Refugees who want to be like ‘any other Australian’ build boats and community

By Cameron Best – ABC News

As a Christian woman living in northern Iraq, life wasn’t easy for Shahad Bahnan.

Her home town of Bakhdida, just outside Mosul, was about to be overrun by ISIS militants intent on establishing their caliphate.

Their historic Assyrian town of Qaraqosh, was the largest Christian city in Iraq.  Its name was changed to Bakhdida and it was laid to waste when the jihadists took control in 2014 and life for the 50,000 residents changed forever.

Shahad Bahnan (left) and Rasen Haddad are making a new life in Geelong after fleeing Iraq.

“This is the simplest thing – I couldn’t wear whatever I want, I couldn’t show my hair, I’d have to wear a scarf just to be able to go to university,” Ms Bahnan said.

“We always had had to hide ourselves – hide our personalities.”

Bahnan and her husband, Rasen Haddad, fled to Jordan before Bakhdida came under siege, their families are now split across a number of countries.  “In one year my brother now is in Kurdistan, I am in Australia, my younger brother is in Lebanon, and I have my parents in the United States – they joined my brother there and my sister is on boats to Germany,” Mr Haddad said.

“We are now a global family but we couldn’t prepare for it and we miss each other.”

Once a cabinetmaker in Iraq, Sordin Habash is using his talents in boat building.

Both talented artists and highly qualified, Ms Bahnan and Mr Haddad found their way to Australia as part of the intake of 12,000 additional refugees from the Syrian conflict, hoping to make a new life for themselves in Australia.

“I want to be like just as any Australian person; I don’t want to be just a refugee,” Ms Bahnan said.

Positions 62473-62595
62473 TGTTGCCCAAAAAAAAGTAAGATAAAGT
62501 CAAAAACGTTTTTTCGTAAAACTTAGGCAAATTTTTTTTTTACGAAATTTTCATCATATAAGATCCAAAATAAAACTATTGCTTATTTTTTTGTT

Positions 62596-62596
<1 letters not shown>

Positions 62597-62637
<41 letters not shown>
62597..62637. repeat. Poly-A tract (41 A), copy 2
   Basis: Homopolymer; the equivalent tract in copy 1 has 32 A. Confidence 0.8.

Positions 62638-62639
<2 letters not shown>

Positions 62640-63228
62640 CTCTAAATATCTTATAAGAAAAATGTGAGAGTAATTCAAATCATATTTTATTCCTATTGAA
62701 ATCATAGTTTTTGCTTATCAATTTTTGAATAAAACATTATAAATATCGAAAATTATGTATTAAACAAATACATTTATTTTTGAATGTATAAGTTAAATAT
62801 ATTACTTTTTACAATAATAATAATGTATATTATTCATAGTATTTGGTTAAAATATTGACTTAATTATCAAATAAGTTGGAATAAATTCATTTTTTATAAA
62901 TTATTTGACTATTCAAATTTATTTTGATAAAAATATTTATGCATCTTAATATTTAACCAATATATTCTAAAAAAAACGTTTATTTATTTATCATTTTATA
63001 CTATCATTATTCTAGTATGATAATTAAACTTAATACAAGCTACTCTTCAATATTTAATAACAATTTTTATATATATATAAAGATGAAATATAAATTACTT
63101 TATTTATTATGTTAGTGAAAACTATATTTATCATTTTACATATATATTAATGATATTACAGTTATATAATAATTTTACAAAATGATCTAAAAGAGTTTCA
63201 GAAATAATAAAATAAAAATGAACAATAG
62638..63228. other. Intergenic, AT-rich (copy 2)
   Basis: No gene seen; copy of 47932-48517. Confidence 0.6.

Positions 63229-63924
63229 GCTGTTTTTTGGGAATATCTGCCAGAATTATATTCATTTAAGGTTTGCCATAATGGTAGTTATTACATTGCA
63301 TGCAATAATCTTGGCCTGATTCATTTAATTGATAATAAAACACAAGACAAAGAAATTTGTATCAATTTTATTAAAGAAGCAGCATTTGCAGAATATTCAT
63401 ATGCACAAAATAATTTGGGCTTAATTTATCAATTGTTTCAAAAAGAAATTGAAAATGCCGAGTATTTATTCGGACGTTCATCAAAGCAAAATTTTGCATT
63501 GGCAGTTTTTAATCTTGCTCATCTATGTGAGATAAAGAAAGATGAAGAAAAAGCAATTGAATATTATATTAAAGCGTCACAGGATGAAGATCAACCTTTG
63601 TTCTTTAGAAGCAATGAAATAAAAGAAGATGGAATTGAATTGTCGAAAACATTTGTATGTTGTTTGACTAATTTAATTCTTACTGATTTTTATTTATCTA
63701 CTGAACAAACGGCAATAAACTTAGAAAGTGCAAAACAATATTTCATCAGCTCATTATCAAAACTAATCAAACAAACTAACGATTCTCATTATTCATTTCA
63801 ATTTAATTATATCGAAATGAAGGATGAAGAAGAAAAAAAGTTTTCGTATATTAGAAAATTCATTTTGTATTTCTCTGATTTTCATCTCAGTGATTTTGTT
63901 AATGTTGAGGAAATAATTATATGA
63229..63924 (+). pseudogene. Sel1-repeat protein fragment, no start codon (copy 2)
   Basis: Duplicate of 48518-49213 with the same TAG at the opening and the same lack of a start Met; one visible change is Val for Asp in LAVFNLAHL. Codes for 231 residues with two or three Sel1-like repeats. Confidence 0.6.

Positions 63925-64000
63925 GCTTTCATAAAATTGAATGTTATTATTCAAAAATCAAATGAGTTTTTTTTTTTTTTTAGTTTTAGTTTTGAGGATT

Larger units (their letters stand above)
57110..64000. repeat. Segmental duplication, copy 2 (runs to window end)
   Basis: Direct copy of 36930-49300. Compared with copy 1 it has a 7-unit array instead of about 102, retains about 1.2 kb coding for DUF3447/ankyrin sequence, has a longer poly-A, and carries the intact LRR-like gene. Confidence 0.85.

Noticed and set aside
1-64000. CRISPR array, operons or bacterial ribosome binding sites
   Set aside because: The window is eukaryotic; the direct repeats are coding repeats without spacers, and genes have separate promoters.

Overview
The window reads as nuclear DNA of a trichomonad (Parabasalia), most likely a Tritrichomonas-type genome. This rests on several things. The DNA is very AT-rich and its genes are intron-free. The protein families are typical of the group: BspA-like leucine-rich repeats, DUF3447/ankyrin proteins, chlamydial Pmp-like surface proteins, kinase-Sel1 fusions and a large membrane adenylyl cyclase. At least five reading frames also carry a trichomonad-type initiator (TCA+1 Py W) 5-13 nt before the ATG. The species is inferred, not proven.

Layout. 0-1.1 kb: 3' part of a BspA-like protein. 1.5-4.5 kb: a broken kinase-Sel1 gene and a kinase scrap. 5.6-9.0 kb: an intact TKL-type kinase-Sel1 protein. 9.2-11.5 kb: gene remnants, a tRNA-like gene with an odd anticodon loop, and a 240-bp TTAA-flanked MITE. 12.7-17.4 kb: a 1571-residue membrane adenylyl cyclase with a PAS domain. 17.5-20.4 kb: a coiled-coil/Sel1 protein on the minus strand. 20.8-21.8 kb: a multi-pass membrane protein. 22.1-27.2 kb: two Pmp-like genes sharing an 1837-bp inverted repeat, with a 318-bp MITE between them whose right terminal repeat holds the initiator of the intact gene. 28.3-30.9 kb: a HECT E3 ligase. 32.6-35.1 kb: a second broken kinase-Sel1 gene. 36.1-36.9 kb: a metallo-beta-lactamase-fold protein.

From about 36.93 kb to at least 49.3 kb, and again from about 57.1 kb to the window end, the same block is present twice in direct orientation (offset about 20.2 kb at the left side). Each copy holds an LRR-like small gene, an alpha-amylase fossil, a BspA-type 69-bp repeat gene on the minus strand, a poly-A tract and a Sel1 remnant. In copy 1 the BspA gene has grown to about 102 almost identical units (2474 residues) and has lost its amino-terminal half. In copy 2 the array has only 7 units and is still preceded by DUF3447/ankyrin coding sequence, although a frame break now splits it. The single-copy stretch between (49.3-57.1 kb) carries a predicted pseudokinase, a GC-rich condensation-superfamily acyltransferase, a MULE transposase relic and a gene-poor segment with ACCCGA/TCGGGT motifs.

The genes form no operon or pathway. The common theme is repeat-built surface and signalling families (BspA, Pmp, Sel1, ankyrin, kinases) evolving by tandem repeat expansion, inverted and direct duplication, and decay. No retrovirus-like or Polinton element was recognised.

“I want to be just Shahad, living here and giving something.

“I feel like I have many things to do.”

Refugees have a lot to teach each other

Ms Bahnan and Mr Haddad are among a group of Iraqi and Iranian refugees now living in the Victorian city of Geelong, wanting to contribute to their new community.

A number of the refugees have joined with survivors of church-related child sexual abuse to learn how to build a wooden coastal rowing boat.

A number of the refugees have joined with survivors of church-related child sexual abuse to learn how to build a wooden coastal rowing boat.

It’s part of a program by a group called ‘Corio Bay Communities – Skiff Rowers & Raiders’ intent to not just equip these people with language and work-custom skills relevant to their new home, but to demonstrate the Geelong community that they are determined to contribute.

“We’re not building a boat, we’re building a community,” said Mr Habash.

“We are not building a boat for the sake of building a boat. We are here building bridges between peoples,” Mukhles Habash of Geelong’s Iraqi Syriac community said.

The language barrier has done little to dampen the enthusiasm in this cross-culture exercise of people from Middle Eastern deserts, building Scottish St Ayles Skiff boats under the guidance of Australians from the Royal Geelong Yacht Club.

“It’s a real sharing of cultures across what, in another place and time, were barriers between them for hundreds of years,” organiser Peter Doyle said.

A whiteboard list with translations for common boat building words. 

“We’ve got women in this group who are physicists, a veterinarian, mathematics teachers and tradesmen.  There’s an enormous depth of skill and capability here actively searching for ways to bring their skills to the advantageof their new home.”

“These people come from the cradle of civilisation – the Euphrates and the Tigris valley.  They have a lot to teach us and a lot to teach each other across old borders between Iraq and Iran that were traditionally very disputed.  The same applies for others in our Geelong community who are challenged in other ways: they too will have experience to exchange and lessons to take away. ”

“Here they are getting on and building boats together”.

Once launched, the boats will be used in festivals, competitions and for recreation, providing a permanent reminder of community diversity. Peter said, “Our goal is to put the richness of Geelong’s forty-plus ethnic communities on show on Corio Bay, right at the foot of the city where the world can see their achievements, participate with them and be proud of them.”

The group plans to build 10 skiffs with other migrant communities and social support groups with the support of Diversitat, Deakin University and the Royal Geelong Yacht Club.  With building the first two boats now well underway and funding from the Victorian Department of Multicultural Affairs through Geelong MLA, Christine Couzens, Peter’s focus is now on organizing the next build team, raising $8,000 for the third boat and securing a water-side location from which they can be easily used every day.